Study: Harvard Scientists Pinpoint Epigenetics as Potential Key to Reverse Aging


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Harvard University scientists believe they've uncovered one of the primary drivers of aging, and it isn’t DNA mutation. A study published Thursday in Cell points to epigenetics as the key.

A 13-year study led by Dr. David Sinclair, professor of genetics at the Blavatnik Institute at Harvard Medical School, postulates epigenetics as the largest driver of aging. Epigenetic changes control gene activity without altering the DNA sequence.

Researchers have long hypothesized that aging is the result of an accumulation of deleterious mutations in the genome; yet recent research has found aged cells with few or no mutations. Studies have also discovered people and mice with high mutation loads without signs of premature aging. In short, the empirical scientific evidence doesn't fully support the mutation hypothesis of aging. 

“We used to think that aging was like lines of a recipe being erased. Once a mutation occurred, the DNA code was lost forever,” Sinclair explained in a video released by Harvard. 

“But now we know that cells still have the DNA intact. We just need to teach them how to read that code again. And if we can do that, aging may be much more reversible than we ever thought.”

To test the hypothesis, Sinclair’s team genetically engineered mice with an on/off switch to activate temporary, fast-healing cuts to the DNA in the mouse’s cells at a rate three times higher than is naturally occurring. The breaks altered DNA folding but not coding.

An individual human cell can suffer up to one million DNA breaks a day, keeping the cell’s repair proteins hopping. With each successive fix, the repair proteins can become more jumbled. This alteration to the chromatin affects gene expression and can cause dysfunction without mutating the code.

As the mice experienced a sped-up version of DNA breaks, the epigenetic function of their youth was lost. Internal biomarkers indicated aging as they visibly began to look and act old much earlier than their counterparts whose enzymes were left “off.” Tissue began to break down and organs headed toward failure. The break-accelerated mice aged significantly more.

A "Turning Point" in Controlling Aging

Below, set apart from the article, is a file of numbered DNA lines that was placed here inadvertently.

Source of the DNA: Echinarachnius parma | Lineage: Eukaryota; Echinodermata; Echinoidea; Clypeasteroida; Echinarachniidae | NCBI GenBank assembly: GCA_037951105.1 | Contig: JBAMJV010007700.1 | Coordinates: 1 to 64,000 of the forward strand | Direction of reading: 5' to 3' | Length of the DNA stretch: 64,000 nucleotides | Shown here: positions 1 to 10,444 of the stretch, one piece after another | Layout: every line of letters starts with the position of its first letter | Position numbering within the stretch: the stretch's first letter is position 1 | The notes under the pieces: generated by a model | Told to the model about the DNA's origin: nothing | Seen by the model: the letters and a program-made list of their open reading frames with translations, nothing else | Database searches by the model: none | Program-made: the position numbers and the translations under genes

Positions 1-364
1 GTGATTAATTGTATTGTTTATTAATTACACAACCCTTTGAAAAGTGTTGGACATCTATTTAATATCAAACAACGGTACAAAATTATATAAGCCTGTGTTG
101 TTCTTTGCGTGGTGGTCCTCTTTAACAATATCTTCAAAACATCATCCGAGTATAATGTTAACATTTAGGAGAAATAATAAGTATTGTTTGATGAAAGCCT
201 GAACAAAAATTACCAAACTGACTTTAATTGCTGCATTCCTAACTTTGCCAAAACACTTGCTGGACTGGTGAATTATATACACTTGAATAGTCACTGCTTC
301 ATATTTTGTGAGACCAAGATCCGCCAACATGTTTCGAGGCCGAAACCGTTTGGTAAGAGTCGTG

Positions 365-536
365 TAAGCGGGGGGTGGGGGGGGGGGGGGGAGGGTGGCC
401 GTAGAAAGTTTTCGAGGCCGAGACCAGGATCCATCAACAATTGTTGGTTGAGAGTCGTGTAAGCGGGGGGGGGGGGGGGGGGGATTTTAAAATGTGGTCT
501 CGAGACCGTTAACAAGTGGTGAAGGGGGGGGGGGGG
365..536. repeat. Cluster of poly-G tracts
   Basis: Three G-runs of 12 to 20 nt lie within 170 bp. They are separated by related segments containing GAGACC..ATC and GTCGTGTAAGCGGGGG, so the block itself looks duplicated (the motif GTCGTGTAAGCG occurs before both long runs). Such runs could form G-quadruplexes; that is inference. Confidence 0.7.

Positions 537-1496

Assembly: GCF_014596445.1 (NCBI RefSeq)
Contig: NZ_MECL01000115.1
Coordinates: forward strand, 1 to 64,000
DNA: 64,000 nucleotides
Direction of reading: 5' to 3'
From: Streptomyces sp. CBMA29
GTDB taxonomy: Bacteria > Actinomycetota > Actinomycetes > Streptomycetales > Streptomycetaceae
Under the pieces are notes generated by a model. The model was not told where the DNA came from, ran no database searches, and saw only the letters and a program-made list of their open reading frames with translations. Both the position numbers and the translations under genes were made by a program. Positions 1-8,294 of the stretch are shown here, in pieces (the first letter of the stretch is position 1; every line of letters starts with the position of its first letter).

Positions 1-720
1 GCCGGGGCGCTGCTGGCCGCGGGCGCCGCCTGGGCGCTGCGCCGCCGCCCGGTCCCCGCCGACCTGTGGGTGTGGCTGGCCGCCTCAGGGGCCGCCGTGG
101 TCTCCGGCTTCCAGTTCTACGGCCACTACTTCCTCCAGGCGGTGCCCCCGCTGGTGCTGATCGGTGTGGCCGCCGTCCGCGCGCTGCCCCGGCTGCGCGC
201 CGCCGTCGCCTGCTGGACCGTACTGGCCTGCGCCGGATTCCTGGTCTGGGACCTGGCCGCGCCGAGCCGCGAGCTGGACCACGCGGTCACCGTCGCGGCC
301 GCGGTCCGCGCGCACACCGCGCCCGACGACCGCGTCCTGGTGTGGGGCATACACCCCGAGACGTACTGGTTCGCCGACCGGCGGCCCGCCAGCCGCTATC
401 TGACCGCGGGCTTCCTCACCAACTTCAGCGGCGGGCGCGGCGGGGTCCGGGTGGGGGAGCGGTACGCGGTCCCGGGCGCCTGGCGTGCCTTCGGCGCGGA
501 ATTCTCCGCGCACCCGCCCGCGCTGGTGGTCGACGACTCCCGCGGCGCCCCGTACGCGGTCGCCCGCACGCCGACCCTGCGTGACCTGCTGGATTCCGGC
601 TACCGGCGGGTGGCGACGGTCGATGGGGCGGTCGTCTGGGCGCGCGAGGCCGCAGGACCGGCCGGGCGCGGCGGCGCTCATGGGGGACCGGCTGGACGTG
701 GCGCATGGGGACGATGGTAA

So, why does it matter whether it's DNA mutation or chemical and structural changes to the chromatin driving aging?

It’s easier to manipulate molecules for the epigenetic process than it is to reverse DNA mutation, according to the study authors. This new information has the opportunity to open a wealth of new approaches for epigenetics over genetics to treat age-related conditions like heart disease, type 2 diabetes and neurodegenerative disease.

“We hope these results are seen as a turning point in our ability to control aging,” Sinclair said. “This is the first study showing that we can have precise control of the biological age of a complex animal; that we can drive it forward and backward at will.”

Perhaps the most pivotal part of the study was the team’s success in resetting epigenetic structures in the mice of the study. The aged mice that had the enzyme turned on for their first three weeks of life received gene therapy to reverse the induced epigenetic changes.

The gene therapy rewound the aged cells to an earlier state, reversing blindness, rejuvenating organs and restoring muscle tone. Sinclair said it is a “permanent reset” of the cells, but exactly how the treatment achieves that result is unclear. He liked it to “rebooting a malfunctioning computer.”

Testing the hypothesis in nonhuman primates is already underway. Replicating the results of this study in a larger mammal is essential to move forward with the goal of not just extending human life, but extending human health.

“We’re talking about taking someone who’s old or sick and making their whole body or a specific organ young again, so the disease goes away,” Sinclair said.

He added, "It’s a big idea. It’s not how we typically do medicine."

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